Welcome to our Jersey Knit Sewing Kit! Sewing jersey garments can be a great way to get some near-instant gratification; once you have a pattern that works for you, it’s possible to run up a new version in next to no time. However knits can also be tricky customers and none of us want to sacrifice quality of finish. That’s where our Jersey Knit Sewing Kit comes in! It contains all those bits and pieces you need to obtain a professional finish on your t-shirts, tops, tunics and frocks.
What’s in the box?
Each kit contains the following:
- A reel of Madeira ‘Aeroflock’ thread in one of two shades of grey (or go for a two-colour kit if you need both!). Details below.
- A pack of 5 75/11 Stretch needles.
- A pack of assorted Ballpoint needles
- A 4.0mm Twin Stretch needle
- 2 metres of Vlieseline 12mm stitch-reinforced fusible bias tape
- 2 jersey knit offcuts (one single-knit, one double-knit) for testing
Your kit will come boxed – handy for keeping all your jersey bits and pieces together!
Scroll down for more details of each of these elements and how to use them. And yes – we will be offering the component elements for sale individually shortly – but just for the moment we’re offering kits only. Watch this space!
More about your Jersey Knit Sewing Kit
Here’s some more information about each of the kit contents and how to use them. Questions? Don’t hesitate to contact us – we’ll be delighted to help!
Hand-wind a length of this soft, fluffy thread onto your machine bobbin when you’re sewing a hem with your twin needle. It has very good elasticity and moves smoothly through the loops made by your upper threads. The result will be a twin-stitched hem that stretches without snapping the the thread behind your hem which is usually the cause of an unravelling hem on a jersey knit garment. Also known as ‘woolly nylon’, you simply need to choose a light or dark grey for lighter or darker garments respectively, since the thread won’t show through to the right side of your stitching.
You’ll need to hand-wind your Aeroflock thread onto your machine bobbin, making sure it’s not pulled tight. If you pull it too tight, then there’ll be no stretch left in the thread to ease with your jersey hem. Expect to experiment with the tightness of the thread, coupled with adjusting the tension on upper threads on your machine. The aim is that when you sew your twin-stitched hem, the stretch bobbin thread should be visible as a zig-zag behind your stitching. This will avoid the ‘tunnelling’ or ridging of the twin stitching, as well as leaving some room for the hem to stretch. You can see a video of how this should look on this Jersey Hems Instagram post.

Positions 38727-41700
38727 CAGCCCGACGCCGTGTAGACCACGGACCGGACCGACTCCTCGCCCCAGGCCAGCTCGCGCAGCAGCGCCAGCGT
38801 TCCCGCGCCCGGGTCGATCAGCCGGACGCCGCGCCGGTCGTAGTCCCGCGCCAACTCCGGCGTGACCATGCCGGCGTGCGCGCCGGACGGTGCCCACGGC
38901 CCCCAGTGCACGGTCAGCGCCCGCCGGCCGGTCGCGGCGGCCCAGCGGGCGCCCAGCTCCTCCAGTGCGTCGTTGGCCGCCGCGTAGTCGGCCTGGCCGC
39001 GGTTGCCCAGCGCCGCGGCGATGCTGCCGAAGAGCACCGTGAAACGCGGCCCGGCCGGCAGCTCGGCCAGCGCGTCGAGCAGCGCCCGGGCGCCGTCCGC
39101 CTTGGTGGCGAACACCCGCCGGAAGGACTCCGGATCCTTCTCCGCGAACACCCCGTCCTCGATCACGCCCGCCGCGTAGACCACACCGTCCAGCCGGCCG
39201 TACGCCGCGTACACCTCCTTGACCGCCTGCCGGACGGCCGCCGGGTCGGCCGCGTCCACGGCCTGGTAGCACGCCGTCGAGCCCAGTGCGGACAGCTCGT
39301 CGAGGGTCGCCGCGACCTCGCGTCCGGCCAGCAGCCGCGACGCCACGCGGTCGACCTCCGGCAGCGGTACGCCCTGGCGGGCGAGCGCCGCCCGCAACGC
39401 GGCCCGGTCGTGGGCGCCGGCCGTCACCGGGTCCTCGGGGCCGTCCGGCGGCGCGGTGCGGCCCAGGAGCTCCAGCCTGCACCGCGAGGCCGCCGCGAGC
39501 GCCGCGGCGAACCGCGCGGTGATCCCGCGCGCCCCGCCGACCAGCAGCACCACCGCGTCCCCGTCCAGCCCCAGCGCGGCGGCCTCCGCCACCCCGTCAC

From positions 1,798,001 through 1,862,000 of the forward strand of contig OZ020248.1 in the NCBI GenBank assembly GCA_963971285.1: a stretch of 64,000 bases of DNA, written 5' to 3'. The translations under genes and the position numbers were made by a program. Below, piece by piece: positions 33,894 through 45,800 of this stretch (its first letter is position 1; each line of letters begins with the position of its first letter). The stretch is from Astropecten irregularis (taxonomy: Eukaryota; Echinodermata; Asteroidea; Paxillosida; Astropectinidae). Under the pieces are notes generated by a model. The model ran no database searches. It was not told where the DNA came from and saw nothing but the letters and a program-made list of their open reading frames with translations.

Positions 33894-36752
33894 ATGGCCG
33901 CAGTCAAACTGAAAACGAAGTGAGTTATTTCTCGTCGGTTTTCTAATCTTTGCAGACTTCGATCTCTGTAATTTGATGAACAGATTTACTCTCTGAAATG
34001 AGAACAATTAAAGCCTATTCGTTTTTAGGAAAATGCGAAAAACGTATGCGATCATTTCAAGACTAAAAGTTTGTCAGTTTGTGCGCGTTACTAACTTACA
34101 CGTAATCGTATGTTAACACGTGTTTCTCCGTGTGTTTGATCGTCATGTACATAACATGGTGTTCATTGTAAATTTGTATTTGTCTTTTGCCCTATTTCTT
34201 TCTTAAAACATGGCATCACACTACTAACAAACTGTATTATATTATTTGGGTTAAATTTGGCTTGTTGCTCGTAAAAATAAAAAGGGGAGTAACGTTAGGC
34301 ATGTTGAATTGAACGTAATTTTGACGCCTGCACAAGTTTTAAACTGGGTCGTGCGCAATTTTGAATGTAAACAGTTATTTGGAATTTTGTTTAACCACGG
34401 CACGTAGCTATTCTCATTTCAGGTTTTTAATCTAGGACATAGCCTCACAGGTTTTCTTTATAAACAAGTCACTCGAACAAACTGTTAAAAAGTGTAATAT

Your pack of Ballpoint needles comes in a variety of thicknesses for use in lighter- and heavier-weight knit fabrics. As the name suggests, the tip of the needle is rounded in order to help it move between fibres; it’s especially useful for fabrics with spandex or elastane content.
Similar to Ballpoint needles, the area behind the hole in Stretch needles is more deeply indented. This allows a longer thread loop to form, helping to avoid skipped stitches. If your Ballpoint needle doesn’t work so well on a particular jersey, try a Stretch needle instead.
Twin Stretch needle
Fit the Twin Stretch needle onto your sewing machine to sew two parallel lines of stitching on a hemline. You’ll need to thread a second reel of upper thread down through your machine in order to thread both parts of this needle.
The lower (bobbin) thread will form a zig-zag between the loops created by the upper threads, not only providing a neat finish on your hem, but also allowing it to stretch. Always test your Twin needle before using it on your garment! You may find a walking foot helps to control the fabric. Most importantly – GO SLOWLY! Trying to sew too fast with a Twin needle with result in skipped stitches and tangled upper threads.
Fusible bias tape
Press a length of this tape into the seam allowance of any seam (usually the shoulder seam on a top or dress) which you don’t want to stretch. The stitched edge should be towards the seamline. Once it’s pressed in place, sew your seam as usual.
Everyone’s machine will handle different jersey fabrics in different ways. The answer? Test, test and test again! In particular, play with your tension to adjust your twin needle stitching. Don’t forget to make a note of what works for each type of jersey – we’ve included a draping single-knit and a more structured double-knit with your Jersey Knit Sewing Kit to help you try out different machine settings. There’s lots of information on the internet and especially social media – it’s always worth doing a bit of research to explore all the tips and tricks that other sewers have used to get the perfect finish on their jersey garments.